What Declaring a Climate Emergency Looks Like


Our climate is breaking down. Rising seas and extreme weather events are putting tens of millions of people around the world at direct risk. And younger generations are being robbed of their future on a healthy, liveable planet.

So we need the government to declare a Climate Emergency and take immediate radical action on climate change – because that’s what’s required for our survival.

There are plenty of things the government can do right now that will help prevent climate breakdown and the worst effects of climate change. Here’s what we need them to do:

Ban all new oil and gas production in the UK, including fracking
Drilling for more oil and gas, and opening up a new fossil fuel frontier with fracking, is completely incompatible with the massive reduction in carbon emissions we need to avoid climate disaster.

Triple renewable energy by 2030

Our energy system can and should be run on 100% renewables. If the government set ambitious targets for solar and wind this would massively help the transition. See this great Greenpeace report for more info.

Plant 700 million trees
Trees both soak up carbon from the atmosphere and prevent flooding. To meet the climate emergency, the government needs to set an afforestation target of at least 70,000 hectares per year by 2023. This means planting around 100 million trees per year, ensuring species are suitable for local habitats and ecosystems

Introduce a Frequent Flyer Tax
The UK’s emissions from flying are higher than anywhere in Europe, and equivalent to the whole country emissions of Croatia. A Frequent Flyer Tax would see those who fly more paying more, discouraging extra trips, and would put the cost on the richer in our society who fly the most.

End the sale of all new petrol and diesel cars by 2030
Transport is the UK’s highest emitting sector. We need to see a rapid switch to electric vehicles with greater provision for walking and cycling. And the government needs to end the sale of all new diesel and petrol cars by 2030.

Roll out free bus travel for young people and those on lower incomes
As our society changes quickly, it is vital that vulnerable people are not left behind. People on lower incomes should be supported to change their lifestyles to cleaner greener ones which are more readily affordable to wealthier people.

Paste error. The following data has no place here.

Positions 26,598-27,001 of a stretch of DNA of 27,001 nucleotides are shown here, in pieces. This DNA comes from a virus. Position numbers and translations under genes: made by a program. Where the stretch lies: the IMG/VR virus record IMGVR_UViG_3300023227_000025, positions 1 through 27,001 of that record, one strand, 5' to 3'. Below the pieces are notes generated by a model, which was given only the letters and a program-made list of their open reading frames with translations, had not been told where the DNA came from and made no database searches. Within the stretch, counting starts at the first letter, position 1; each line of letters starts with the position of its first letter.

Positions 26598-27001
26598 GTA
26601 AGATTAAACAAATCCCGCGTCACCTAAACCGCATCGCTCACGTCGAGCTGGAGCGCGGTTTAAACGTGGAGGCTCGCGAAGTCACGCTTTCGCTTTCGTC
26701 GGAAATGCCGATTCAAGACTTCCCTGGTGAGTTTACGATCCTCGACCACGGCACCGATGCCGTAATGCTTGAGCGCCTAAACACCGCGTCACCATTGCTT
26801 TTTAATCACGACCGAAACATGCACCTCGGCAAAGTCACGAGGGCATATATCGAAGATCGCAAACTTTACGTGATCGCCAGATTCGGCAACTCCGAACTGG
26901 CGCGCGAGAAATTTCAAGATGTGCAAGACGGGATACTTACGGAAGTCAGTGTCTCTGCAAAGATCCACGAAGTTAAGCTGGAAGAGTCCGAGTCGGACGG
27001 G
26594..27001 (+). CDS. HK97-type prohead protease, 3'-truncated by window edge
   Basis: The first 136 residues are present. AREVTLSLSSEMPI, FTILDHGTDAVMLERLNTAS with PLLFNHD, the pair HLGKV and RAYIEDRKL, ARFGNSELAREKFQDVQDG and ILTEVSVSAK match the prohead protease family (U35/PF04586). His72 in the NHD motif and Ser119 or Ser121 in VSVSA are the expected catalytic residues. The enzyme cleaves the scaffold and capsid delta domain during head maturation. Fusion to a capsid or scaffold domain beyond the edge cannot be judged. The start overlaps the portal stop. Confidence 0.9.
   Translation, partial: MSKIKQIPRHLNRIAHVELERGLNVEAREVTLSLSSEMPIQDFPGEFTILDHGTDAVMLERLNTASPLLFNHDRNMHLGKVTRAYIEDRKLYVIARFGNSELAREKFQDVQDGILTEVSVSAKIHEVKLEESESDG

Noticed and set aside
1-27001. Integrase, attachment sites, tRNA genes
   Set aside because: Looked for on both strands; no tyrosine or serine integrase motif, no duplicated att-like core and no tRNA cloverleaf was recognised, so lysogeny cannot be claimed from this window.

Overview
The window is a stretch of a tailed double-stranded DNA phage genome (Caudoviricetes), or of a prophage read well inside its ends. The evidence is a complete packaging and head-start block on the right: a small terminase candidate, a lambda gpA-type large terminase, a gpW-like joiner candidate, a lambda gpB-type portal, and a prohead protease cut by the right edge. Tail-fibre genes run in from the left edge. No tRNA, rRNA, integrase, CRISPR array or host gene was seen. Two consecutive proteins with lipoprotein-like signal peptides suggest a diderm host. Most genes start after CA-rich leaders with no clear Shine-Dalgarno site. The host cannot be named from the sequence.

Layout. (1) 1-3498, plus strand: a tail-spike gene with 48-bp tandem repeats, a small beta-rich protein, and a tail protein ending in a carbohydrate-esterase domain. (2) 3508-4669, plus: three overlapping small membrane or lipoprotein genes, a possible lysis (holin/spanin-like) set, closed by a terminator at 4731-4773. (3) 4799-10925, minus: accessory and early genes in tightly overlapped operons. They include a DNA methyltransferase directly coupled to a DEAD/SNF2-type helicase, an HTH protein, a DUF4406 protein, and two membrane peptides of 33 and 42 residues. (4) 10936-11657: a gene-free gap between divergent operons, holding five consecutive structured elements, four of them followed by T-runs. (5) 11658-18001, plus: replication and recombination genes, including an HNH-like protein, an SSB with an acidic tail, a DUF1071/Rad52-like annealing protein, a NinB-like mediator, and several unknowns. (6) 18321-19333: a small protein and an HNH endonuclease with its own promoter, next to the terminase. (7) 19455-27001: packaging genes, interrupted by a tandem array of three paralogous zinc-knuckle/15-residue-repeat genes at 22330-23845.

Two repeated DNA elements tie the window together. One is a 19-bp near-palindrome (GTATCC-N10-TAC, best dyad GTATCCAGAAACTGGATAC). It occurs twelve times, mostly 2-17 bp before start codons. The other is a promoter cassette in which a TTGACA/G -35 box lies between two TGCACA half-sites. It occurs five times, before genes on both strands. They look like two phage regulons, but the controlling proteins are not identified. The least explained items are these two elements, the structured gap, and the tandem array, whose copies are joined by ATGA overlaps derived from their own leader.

End carbon emissions from heavy industry like steel and cement
Carbon emissions from heavy industry are huge. A range of new and developing technologies could make big cuts here, but they need government support to start happening.

Create millions of jobs in a new green economy
Government support is necessary to help workers transition their skills to the green economy. People working in offshore oil need support to switch to offshore wind, or likewise people working in car engine manufacturing need support to switch to the essential battery technology production for electric cars and power storage – for which there is a huge emerging market in Europe right now.

Retrofit our homes to go zero carbon
Homes account for around 15% of the UK’s greenhouse gas. Making buildings more sustainable is probably one of the toughest sectors to crack because the solutions are so localised and connected to people’s everyday lives, and because in some cases clear technical answers are still being worked out. Joined-up action between improving building efficiency and heat supply is essential and can only be done effectively at a local level. In turn this means empowerment and support for local authorities as they develop, gain consent and deliver projects across their local populations

Radically change the farming and food system to encourage a less meat-based diet
We need a more sustainable, healthy and local food and farming model that encourages people to have a less meat-based diet. As part of that, we need to support our farming communities to shift to more sustainable production methods, and ensure that people on lower incomes or in more precarious circumstances have access to affordable healthier, more sustainable food.

Stepping it up

Greenpeace has been campaigning on climate change for decades. But now we’re stepping up the ambition on our climate work because despite decades of campaigning along with many other people and organisations, the action taken so far by those in power has not been enough to prevent impending climate breakdown.

There is a real disconnect between the actions of politicians and what climate science says we need. In October 2018, world leading scientists said that we don’t have long to transition our society if we want to have a chance of keeping the global climate below 1.5 degrees of warming, which is widely seen as a threshold beyond which the impacts of climate change become unacceptable. We need to stop putting more carbon emissions into our atmosphere and protect carbon sinks like oceans and forests, which soak up carbon dioxide. This means real and immediate action to reduce emissions from transport, heat, energy and food as well as binding international agreements to protect oceans and forests.

Radical action on climate change must be on the top of the political, business and public agenda. It can mean cheaper bills and better jobs – but only if the government makes the right investments, tax plans, and public support for a transition, now. Sign the petition and call on the government to declare a Climate Emergency.

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